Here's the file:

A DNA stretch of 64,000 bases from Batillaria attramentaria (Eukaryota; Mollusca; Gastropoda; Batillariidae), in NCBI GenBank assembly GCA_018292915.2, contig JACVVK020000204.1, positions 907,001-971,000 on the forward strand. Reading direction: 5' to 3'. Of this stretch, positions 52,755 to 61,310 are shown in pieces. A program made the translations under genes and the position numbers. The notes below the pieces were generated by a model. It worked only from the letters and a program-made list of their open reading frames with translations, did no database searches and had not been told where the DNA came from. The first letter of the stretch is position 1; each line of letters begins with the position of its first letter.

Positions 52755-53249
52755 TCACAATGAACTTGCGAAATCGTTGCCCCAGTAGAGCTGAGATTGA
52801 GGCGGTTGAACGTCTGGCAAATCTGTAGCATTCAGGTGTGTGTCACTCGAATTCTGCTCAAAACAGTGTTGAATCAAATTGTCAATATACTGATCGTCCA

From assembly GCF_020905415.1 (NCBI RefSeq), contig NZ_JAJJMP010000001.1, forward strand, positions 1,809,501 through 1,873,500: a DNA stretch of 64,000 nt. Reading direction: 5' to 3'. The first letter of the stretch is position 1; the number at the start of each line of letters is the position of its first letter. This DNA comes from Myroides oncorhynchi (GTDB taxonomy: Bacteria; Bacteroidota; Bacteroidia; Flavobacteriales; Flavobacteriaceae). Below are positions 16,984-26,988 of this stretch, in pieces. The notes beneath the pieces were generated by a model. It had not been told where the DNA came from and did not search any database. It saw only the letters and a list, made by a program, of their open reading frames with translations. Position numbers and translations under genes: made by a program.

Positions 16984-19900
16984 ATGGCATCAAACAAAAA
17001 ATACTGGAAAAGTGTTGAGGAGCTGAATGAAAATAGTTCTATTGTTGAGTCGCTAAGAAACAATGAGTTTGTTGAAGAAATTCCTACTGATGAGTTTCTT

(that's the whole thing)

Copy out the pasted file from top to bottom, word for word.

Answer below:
A DNA stretch of 64,000 bases from Batillaria attramentaria (Eukaryota; Mollusca; Gastropoda; Batillariidae), in NCBI GenBank assembly GCA_018292915.2, contig JACVVK020000204.1, positions 907,001-971,000 on the forward strand. Reading direction: 5' to 3'. Of this stretch, positions 52,755 to 61,310 are shown in pieces. A program made the translations under genes and the position numbers. The notes below the pieces were generated by a model. It worked only from the letters and a program-made list of their open reading frames with translations, did no database searches and had not been told where the DNA came from. The first letter of the stretch is position 1; each line of letters begins with the position of its first letter.

Positions 52755-53249
52755 TCACAATGAACTTGCGAAATCGTTGCCCCAGTAGAGCTGAGATTGA
52801 GGCGGTTGAACGTCTGGCAAATCTGTAGCATTCAGGTGTGTGTCACTCGAATTCTGCTCAAAACAGTGTTGAATCAAATTGTCAATATACTGATCGTCCA

From assembly GCF_020905415.1 (NCBI RefSeq), contig NZ_JAJJMP010000001.1, forward strand, positions 1,809,501 through 1,873,500: a DNA stretch of 64,000 nt. Reading direction: 5' to 3'. The first letter of the stretch is position 1; the number at the start of each line of letters is the position of its first letter. This DNA comes from Myroides oncorhynchi (GTDB taxonomy: Bacteria; Bacteroidota; Bacteroidia; Flavobacteriales; Flavobacteriaceae). Below are positions 16,984-26,988 of this stretch, in pieces. The notes beneath the pieces were generated by a model. It had not been told where the DNA came from and did not search any database. It saw only the letters and a list, made by a program, of their open reading frames with translations. Position numbers and translations under genes: made by a program.

Positions 16984-19900
16984 ATGGCATCAAACAAAAA
17001 ATACTGGAAAAGTGTTGAGGAGCTGAATGAAAATAGTTCTATTGTTGAGTCGCTAAGAAACAATGAGTTTGTTGAAGAAATTCCTACTGATGAGTTTCTT